A woman confronts a painful time in her life after discovering the truth about a mysterious old man living across from her.
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Stealing Silver is used with permission from Mark Lobatto and Dom Santry, Maisie Williams and Bill Millner of Daisy Chain Productions. Learn more at http://omele.to/2ZmQH0h and http://omele.to/2WBBPy7. To find out more, see the producers’ creative collaboration site: http://omele.to/2WVxZzh.
Writer-director Mark Lobatto has created a compelling, sensitive short drama about grief, loss and the way we bury burdens of past sadness within us — and how we can reconcile ourselves to them through human connection.
Actress Maisie Williams — known for her role as the iconic Arya Stark on Game of Thrones — plays Leonie, a no-nonsense, guarded, sometimes abrasive young woman whose sister asks her to look after her elderly neighbor, a German man named Udo, while she’s away.
Leonie isn’t keen on staying at her sister’s or taking on the burden of keeping an eye on Udo, who clearly struggles with his memory and yet does not want to give up his independence. Almost despite herself, Leonie begins to care for Udo, investing herself emotionally with his safety and well-being. Through caring for Udo, she begins to confront some of her own painful losses in her past, cracking open her defensive shell and letting other people in.
With its subject matter and emphasis on emotions, it would be easy for the story to turn sentimental and melodramatic. But the approach of the film hews towards a gentle, elegant restraint, in both the writing and visuals. The camera, for instance, often chooses to play scenes in wide shots that slowly push in towards the action, and the score is plaintive yet minimal in presence, underscoring key moments without overwhelming the film.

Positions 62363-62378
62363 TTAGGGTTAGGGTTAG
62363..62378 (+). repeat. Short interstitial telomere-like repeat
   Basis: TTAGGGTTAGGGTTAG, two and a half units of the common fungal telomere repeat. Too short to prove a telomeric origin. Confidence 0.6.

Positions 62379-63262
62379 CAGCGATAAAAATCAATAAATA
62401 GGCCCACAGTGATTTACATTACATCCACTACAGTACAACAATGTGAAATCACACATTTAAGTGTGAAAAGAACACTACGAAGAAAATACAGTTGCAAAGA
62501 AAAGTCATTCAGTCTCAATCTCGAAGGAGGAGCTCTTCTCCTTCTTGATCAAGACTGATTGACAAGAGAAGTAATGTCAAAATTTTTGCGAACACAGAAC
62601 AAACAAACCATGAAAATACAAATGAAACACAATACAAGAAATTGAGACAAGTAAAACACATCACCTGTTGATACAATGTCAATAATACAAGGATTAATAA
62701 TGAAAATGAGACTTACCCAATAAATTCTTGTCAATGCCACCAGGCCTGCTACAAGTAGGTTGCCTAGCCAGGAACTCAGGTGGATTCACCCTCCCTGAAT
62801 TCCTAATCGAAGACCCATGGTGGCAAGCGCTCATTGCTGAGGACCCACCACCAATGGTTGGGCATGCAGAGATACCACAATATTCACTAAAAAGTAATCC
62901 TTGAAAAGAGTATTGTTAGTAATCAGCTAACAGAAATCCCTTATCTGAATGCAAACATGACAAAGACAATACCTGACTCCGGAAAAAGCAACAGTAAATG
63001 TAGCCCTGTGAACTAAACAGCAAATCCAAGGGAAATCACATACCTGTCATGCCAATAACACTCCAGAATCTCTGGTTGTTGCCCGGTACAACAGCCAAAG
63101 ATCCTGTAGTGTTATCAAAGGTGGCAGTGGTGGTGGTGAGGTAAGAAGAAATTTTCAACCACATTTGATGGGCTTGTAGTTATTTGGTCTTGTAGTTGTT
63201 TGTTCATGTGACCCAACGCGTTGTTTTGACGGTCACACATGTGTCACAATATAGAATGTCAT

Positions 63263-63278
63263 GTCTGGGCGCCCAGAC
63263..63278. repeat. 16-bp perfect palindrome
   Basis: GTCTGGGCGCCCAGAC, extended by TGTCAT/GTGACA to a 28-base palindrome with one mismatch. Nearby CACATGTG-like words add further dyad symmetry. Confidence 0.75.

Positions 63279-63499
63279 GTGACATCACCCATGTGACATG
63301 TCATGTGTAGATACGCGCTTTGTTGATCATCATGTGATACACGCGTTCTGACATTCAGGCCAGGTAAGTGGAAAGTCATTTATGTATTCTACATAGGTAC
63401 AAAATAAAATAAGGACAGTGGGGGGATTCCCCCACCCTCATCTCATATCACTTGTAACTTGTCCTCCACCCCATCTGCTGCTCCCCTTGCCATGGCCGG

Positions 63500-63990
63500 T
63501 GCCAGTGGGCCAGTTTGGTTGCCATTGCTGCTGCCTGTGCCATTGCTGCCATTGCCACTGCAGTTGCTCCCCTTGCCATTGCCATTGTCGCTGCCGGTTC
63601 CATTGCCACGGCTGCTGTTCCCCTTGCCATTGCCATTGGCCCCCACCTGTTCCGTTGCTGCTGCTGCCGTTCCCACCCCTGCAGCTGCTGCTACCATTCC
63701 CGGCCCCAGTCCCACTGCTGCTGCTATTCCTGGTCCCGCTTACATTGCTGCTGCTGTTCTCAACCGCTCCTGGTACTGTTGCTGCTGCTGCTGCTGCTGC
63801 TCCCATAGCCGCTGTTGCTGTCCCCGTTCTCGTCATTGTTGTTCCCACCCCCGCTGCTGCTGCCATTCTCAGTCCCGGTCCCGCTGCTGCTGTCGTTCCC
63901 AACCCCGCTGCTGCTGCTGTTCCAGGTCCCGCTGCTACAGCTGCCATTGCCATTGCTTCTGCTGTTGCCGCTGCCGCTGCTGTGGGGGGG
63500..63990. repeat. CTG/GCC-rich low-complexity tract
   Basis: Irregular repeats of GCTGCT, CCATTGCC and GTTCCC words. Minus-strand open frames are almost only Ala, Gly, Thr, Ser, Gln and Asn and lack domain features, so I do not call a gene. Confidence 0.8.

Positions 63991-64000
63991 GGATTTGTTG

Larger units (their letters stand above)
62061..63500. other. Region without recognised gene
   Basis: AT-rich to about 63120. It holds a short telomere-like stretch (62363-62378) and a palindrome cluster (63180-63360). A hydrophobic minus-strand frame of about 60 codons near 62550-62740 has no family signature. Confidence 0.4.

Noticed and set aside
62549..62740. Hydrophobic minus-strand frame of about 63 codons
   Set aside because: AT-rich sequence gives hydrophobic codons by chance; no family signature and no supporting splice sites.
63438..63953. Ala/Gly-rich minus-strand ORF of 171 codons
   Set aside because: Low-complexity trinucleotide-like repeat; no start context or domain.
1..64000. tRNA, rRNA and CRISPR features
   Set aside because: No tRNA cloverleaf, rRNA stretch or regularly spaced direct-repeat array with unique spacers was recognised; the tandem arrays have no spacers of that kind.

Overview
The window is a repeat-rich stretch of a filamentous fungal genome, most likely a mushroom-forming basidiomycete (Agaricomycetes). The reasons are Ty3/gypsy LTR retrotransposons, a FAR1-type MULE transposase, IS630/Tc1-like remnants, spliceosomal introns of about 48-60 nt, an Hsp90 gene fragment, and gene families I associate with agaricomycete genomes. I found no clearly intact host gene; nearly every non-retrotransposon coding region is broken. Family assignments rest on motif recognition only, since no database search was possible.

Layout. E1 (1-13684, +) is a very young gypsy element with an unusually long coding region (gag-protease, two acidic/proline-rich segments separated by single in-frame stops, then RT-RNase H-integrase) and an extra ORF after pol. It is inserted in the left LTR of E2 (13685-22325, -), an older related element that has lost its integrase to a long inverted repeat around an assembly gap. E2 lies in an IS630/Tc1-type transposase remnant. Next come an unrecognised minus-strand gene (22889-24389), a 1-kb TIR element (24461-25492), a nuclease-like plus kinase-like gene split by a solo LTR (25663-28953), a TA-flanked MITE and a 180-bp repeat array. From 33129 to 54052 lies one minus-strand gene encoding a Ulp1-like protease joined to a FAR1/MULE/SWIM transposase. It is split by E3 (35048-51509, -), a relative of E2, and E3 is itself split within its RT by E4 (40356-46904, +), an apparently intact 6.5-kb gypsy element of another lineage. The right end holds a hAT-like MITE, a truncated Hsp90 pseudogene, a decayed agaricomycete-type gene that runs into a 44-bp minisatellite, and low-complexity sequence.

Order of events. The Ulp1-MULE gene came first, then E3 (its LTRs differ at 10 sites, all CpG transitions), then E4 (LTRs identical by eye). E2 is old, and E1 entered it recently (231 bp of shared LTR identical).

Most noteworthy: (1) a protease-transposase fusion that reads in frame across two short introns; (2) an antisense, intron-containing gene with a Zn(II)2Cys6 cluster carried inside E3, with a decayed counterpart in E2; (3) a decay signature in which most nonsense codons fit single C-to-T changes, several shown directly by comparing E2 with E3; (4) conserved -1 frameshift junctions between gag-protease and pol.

The writing, too, is patient, slowly revealing key details and information that illuminate both Udo and Leonie’s pasts. Like real life, viewers take time to gain intimacy with Leonie and Udo, but at the end find themselves rewarded with a deeply moving emotional journey.
With its emphasis on patience and observation, the film then rests on performances to convey the swirling currents of emotion and realizations that bubble under the action. What’s wonderful about Williams’s performance is how it leverages aspects of her most famous role — her strength and forthrightness — but burrows deep underneath the surface to reveal a deep well of sensitivity and vulnerability, which finds a receptive opening with her growing connection with Udo, played with great care and courtliness by Ronald Pickup.
Williams offers a dynamic, sensitive performance about a woman finally allowing heartbreaking pain to come to the surface, and the arc it travels is both precise and deeply felt. It also establishes Williams as an actress who can illuminate the full spectrum of human emotion, and audiences will come to the end of the short hoping to see her in more roles like Leonie, in stories like “Stealing Silver,” which earns genuine emotion through beautifully crafted writing and an understanding of human nature that is heartfelt, compassionate and unafraid of life’s inherent difficulties.
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